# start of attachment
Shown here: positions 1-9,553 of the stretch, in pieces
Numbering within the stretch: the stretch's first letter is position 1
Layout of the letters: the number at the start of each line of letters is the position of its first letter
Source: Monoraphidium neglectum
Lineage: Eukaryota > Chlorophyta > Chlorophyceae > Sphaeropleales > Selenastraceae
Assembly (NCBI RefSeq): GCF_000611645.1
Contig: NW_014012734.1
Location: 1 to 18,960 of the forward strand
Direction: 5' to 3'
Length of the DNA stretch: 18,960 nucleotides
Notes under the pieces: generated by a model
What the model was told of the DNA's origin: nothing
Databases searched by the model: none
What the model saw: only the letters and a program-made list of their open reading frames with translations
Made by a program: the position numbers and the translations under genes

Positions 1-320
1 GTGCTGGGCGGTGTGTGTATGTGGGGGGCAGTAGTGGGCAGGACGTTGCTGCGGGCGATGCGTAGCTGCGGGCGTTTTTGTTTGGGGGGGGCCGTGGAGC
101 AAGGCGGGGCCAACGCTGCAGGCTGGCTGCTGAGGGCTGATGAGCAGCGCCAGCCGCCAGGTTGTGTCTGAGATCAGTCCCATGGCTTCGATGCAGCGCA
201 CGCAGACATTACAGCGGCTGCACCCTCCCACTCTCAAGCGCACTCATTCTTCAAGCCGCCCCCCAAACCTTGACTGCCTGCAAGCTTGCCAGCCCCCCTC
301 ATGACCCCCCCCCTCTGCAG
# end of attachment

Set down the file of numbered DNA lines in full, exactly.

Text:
Shown here: positions 1-9,553 of the stretch, in pieces
Numbering within the stretch: the stretch's first letter is position 1
Layout of the letters: the number at the start of each line of letters is the position of its first letter
Source: Monoraphidium neglectum
Lineage: Eukaryota > Chlorophyta > Chlorophyceae > Sphaeropleales > Selenastraceae
Assembly (NCBI RefSeq): GCF_000611645.1
Contig: NW_014012734.1
Location: 1 to 18,960 of the forward strand
Direction: 5' to 3'
Length of the DNA stretch: 18,960 nucleotides
Notes under the pieces: generated by a model
What the model was told of the DNA's origin: nothing
Databases searched by the model: none
What the model saw: only the letters and a program-made list of their open reading frames with translations
Made by a program: the position numbers and the translations under genes

Positions 1-320
1 GTGCTGGGCGGTGTGTGTATGTGGGGGGCAGTAGTGGGCAGGACGTTGCTGCGGGCGATGCGTAGCTGCGGGCGTTTTTGTTTGGGGGGGGCCGTGGAGC
101 AAGGCGGGGCCAACGCTGCAGGCTGGCTGCTGAGGGCTGATGAGCAGCGCCAGCCGCCAGGTTGTGTCTGAGATCAGTCCCATGGCTTCGATGCAGCGCA
201 CGCAGACATTACAGCGGCTGCACCCTCCCACTCTCAAGCGCACTCATTCTTCAAGCCGCCCCCCAAACCTTGACTGCCTGCAAGCTTGCCAGCCCCCCTC
301 ATGACCCCCCCCCTCTGCAG